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2020 Co-Parenting During COVID-19 Lockdown

Updated: Apr 16

Hayley Haynes-Rolando - Educational Psychologist

Both Co-parenting and COVID 19 are challenges that can create anxiety and tension for parents and children. Dealing with co-parenting during the COVID 19 lockdown seems like an insurmountable task. The recent announcement by the social development minister that children can now move between their parents provided there is a court order agreement in place the child was not in contact with anyone potentially infected with COVID 19 may provide some relief for parents and children. However this announcement may also create frustrations and tensions in an already stressful situation.

Coping strategies during COVID 19

The question then is how do we cope with co-parenting during the COVID 19 lockdown. The simple answer is, communication, connection and consistency. Children are resilient and can cope in the most challenging of circumstances. How they cope is often dependent on the way in which the adults in the lives mediate their experiences.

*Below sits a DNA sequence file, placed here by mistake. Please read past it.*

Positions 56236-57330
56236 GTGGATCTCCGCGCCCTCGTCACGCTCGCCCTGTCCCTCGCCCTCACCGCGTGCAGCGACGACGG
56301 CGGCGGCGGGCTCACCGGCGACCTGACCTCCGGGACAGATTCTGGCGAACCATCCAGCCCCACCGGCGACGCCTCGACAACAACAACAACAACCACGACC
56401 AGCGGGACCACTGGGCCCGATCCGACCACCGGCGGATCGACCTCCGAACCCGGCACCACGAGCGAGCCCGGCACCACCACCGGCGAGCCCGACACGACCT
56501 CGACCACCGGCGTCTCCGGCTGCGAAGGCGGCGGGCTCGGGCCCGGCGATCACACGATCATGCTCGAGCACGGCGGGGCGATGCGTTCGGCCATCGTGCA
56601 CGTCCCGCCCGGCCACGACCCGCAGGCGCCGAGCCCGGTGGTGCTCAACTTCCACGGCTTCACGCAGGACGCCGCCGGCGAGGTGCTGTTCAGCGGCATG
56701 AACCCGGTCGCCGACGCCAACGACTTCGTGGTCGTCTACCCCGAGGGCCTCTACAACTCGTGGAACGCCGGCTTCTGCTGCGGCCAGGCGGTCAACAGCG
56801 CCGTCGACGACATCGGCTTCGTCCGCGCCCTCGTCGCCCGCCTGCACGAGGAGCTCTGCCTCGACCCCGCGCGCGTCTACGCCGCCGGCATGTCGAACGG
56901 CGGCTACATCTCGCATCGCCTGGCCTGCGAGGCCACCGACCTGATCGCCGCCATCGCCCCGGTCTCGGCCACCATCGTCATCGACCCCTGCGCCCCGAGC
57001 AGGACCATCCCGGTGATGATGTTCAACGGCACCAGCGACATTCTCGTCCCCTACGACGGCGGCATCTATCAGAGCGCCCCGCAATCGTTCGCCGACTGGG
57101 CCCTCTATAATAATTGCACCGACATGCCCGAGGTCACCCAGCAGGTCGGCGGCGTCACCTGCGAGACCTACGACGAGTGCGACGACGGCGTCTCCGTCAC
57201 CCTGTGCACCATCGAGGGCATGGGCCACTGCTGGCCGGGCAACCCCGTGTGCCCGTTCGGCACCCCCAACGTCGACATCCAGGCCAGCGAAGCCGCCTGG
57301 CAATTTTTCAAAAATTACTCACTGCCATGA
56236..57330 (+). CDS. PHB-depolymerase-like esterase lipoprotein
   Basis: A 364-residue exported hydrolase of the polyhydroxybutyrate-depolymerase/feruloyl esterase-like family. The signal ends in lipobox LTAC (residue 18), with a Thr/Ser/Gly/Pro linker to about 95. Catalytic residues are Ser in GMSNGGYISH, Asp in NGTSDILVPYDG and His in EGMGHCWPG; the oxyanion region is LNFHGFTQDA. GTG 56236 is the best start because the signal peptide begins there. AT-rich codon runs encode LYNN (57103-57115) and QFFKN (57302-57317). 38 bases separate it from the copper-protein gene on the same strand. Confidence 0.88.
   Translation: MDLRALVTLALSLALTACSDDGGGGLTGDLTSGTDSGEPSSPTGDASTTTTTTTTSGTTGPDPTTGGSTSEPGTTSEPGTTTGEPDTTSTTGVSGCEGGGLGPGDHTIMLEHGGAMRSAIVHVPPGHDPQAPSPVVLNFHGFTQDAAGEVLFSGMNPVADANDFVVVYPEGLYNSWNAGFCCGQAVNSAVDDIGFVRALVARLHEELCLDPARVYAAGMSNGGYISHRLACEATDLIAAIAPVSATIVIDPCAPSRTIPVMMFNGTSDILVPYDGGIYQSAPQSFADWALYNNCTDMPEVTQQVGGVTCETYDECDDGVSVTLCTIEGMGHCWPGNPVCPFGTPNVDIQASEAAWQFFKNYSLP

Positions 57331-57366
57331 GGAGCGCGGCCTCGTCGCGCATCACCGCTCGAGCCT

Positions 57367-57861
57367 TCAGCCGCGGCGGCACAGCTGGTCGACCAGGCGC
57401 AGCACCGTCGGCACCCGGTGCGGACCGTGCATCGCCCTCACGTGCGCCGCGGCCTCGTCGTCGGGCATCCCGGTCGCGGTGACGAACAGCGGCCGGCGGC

Clear communication

Fighting this global pandemic has required radical and aggressive strategies. One of these strategies is constant communication with the public. Communication in this sense involves letting people know what is happening in as much detail as they request, and also being available to listen to all their questions, concerns, feelings and thoughts about what is shared with them. Children too need constant communication, whether it is with regards to the co-parenting schedule or how long this lockdown will continue. It is important that we are honest with children and share with them what we know, when we know it and in a manner that they can understand. Being honest about the plan and getting their buy in is essential in order for us to support co-parenting. As much as children need to know what is happening, it is also important that we listen to them too. This isn’t as easy as it sounds, and often when we ourselves are unsure of what lies ahead, this can be anxiety provoking. The truth is that children can sense our anxiety, so honestly sharing what we know, reflecting on their anxiety and if necessary acknowledging our own, whilst gently reassuring them of their safety can aid children in feeling secure in the most trying circumstances.